Author: Jarod Bona
Even if you aren’t an antitrust lawyer, you have certainly seen notices of class actions, perhaps with a solicitation from an attorney stating in legalese that you may be entitled to money or something to that effect. You probably ignored them—and for good reason—perhaps the amount you could receive was small, or the subject didn’t really have anything to do with you or your business or you just didn’t want to suffer through the poor lawyer-drafted prose.
Did it surprise you to learn that while you were just minding your own business you were apparently a part of what looks like pretty major litigation?
In this article, I’ll offer some background about how antitrust class action settlements work and do it by describing a big one: In re Payment Card Interchange Fee and Merchant Discount Antitrust Litigation. This is the antitrust litigation against Visa, MasterCard, and their member banks.
As of early May 2019, this case is between second settlement (more about that below) and final approval. The settlement amount will range from $5.54 billion to $6.24 billion. The class members are merchants that have accepted Visa and/or MasterCard between January 1, 2004 and January 25, 2019.
Is that you or your company?
But before we begin, a disclaimer: Bona Law doesn’t typically represent classes in antitrust class action cases. We do represent defendants. But there is one exception: We will represent members of an existing class or opt-out plaintiff members, typically businesses. This, of course, follows our practice—which is common among large international firms as well, to represent both plaintiff and defendant companies in antitrust litigation (but not plaintiff-side classes).
Here is the disclaimer: In the Interchange Fee litigation, Bona Law (along with Cahen Law P.A.) represents multiple merchant members of the class that are seeking relief from either the existing settlement (if approved) or as an opt-out.
And here is a good life lesson: Whenever someone has an interest (including attorneys representing clients with an interest), consider their bias, which may be unintentional but present. So assume that we are biased here in favor of the merchants that are seeking relief from the evil antitrust violations.
With that out of the way, let’s jump into the substance.
How Do Class Action Settlements Work?
I won’t go too deeply into the basics of class actions or how class certification works. We’ve written about it elsewhere. You can read our blog post about defending against class certification here. You can read about the requirements of class certification here. And if you want to appeal a class certification decision, read this article.
Here is the gist of class actions: There are some cases in which many people are damaged only a little bit—maybe even just a few dollars. It doesn’t make sense for those people to hire an attorney and file a lawsuit to recover a few dollars. So—absent another method of relief—there won’t be lawsuits if a legal violation results in widespread but minimal harm to each. Some people may say “good” to that. But our legal system has adopted a private-attorney general model in antitrust and elsewhere that places some of the enforcement of law in the hands of private individuals and companies that have been harmed, and their attorneys.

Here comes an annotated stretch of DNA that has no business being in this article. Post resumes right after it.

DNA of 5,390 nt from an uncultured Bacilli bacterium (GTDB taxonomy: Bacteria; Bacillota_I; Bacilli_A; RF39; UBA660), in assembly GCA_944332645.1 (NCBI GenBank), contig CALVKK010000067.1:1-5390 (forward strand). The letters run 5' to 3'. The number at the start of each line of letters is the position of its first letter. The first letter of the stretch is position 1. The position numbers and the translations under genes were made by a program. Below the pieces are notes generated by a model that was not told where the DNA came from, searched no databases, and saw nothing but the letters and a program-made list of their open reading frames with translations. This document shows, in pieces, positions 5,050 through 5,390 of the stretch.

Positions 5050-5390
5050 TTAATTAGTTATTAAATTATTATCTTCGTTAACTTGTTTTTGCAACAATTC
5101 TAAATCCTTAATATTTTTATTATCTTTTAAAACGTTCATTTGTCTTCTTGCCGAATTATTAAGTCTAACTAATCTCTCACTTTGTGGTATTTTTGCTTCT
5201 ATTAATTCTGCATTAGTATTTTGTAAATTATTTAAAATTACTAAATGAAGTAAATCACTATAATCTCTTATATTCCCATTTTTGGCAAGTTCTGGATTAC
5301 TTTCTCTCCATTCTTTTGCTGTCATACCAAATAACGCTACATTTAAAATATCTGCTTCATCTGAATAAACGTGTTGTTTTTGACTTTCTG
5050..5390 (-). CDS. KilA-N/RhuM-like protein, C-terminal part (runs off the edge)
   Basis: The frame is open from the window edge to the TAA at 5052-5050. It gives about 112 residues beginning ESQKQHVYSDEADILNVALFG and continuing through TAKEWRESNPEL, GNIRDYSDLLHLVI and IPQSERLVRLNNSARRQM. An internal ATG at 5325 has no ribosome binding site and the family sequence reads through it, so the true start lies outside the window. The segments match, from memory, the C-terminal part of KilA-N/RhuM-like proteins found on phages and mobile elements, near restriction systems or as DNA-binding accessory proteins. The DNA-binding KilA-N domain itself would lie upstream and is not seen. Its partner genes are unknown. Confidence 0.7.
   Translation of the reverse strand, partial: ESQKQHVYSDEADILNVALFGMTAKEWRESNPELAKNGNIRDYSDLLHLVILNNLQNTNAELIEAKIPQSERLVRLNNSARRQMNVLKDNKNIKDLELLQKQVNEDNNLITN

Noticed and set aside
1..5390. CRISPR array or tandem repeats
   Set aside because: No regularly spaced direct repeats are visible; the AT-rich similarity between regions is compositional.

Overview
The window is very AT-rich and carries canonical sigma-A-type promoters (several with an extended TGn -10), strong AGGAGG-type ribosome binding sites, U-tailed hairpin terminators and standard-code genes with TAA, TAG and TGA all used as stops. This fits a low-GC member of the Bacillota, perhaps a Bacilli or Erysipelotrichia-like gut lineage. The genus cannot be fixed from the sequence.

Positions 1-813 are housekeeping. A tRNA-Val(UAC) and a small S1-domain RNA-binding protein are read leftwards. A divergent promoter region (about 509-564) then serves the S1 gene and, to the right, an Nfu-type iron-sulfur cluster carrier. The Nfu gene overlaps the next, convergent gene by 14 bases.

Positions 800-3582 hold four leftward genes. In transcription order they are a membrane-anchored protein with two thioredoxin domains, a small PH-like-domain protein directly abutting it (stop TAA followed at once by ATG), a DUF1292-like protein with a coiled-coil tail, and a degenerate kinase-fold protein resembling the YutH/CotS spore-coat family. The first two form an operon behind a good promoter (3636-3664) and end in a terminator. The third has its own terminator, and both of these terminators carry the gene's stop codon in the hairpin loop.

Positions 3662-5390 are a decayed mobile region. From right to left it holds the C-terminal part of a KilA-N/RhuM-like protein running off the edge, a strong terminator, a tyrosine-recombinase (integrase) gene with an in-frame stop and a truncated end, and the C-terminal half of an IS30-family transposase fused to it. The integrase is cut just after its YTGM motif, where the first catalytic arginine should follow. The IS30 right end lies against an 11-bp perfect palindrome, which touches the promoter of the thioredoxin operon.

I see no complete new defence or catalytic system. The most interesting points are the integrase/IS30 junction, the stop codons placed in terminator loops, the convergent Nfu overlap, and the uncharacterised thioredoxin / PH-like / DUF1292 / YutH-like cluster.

Even if each individual has sufficient incentive to file a lawsuit (i.e. enough money is at stake), the law has determined that there may be overall efficiencies for the individuals to handle their claims as part of a class if, for example, the common issues in the case predominate over any individual issues.
The class action approach, codified under federal law into Federal Rules of Civil Procedure, Rule 23, allows courts to hear and decide actions on behalf of an entire class of people that have been injured. Class actions, not surprisingly, happen a lot in antitrust, especially when plaintiffs allege that price-fixing, bid rigging, or market allocation, for example, led to an overcharge of some minimal amount, resulting in widespread, but often minimal individual damages.
There is a certification requirement, but other than that much of the litigation is just like any other case, except settlement.
If you want to settle with a class, it is a big to-do. That is because the class action can, in fact, eliminate the right to seek relief by people that may have no idea about the litigation. In addition, the attorneys that brought the action on behalf of the class typically receive their fees (which are usually contingency) out of the settlement proceeds (or judgment proceeds if the case gets that far).
So, to deal with all of these issues, a class-action settlement requires a preliminary approval by the court, a notice to the class, an opportunity for class members to opt-out or challenge the settlement, and, eventually, a final approval. And the court’s final approval is subject to appeal by class members that may disagree with the settlement. Then, if the settlement survives all of that, there is a process for paying the class members from the settlement funds through a claims administrator.
The paragraph above listed a lot of steps, each with its own nuances and details. So please just take that as the “gist” of it.
It will be easier to understand with a concrete example.
In re Payment Card Interchange Fee and Merchant Discount Antitrust Litigation
If we are going to talk about a particular class-action settlement, I can’t think of a better current one to discuss than the In re Payment Card Interchange and Merchant Discount Antitrust Litigation, which some people just call the “Visa-MasterCard case.” The settlement is valued at between $5.54 billion and $6.24 billion. That’s a lot of money, even for a big antitrust case.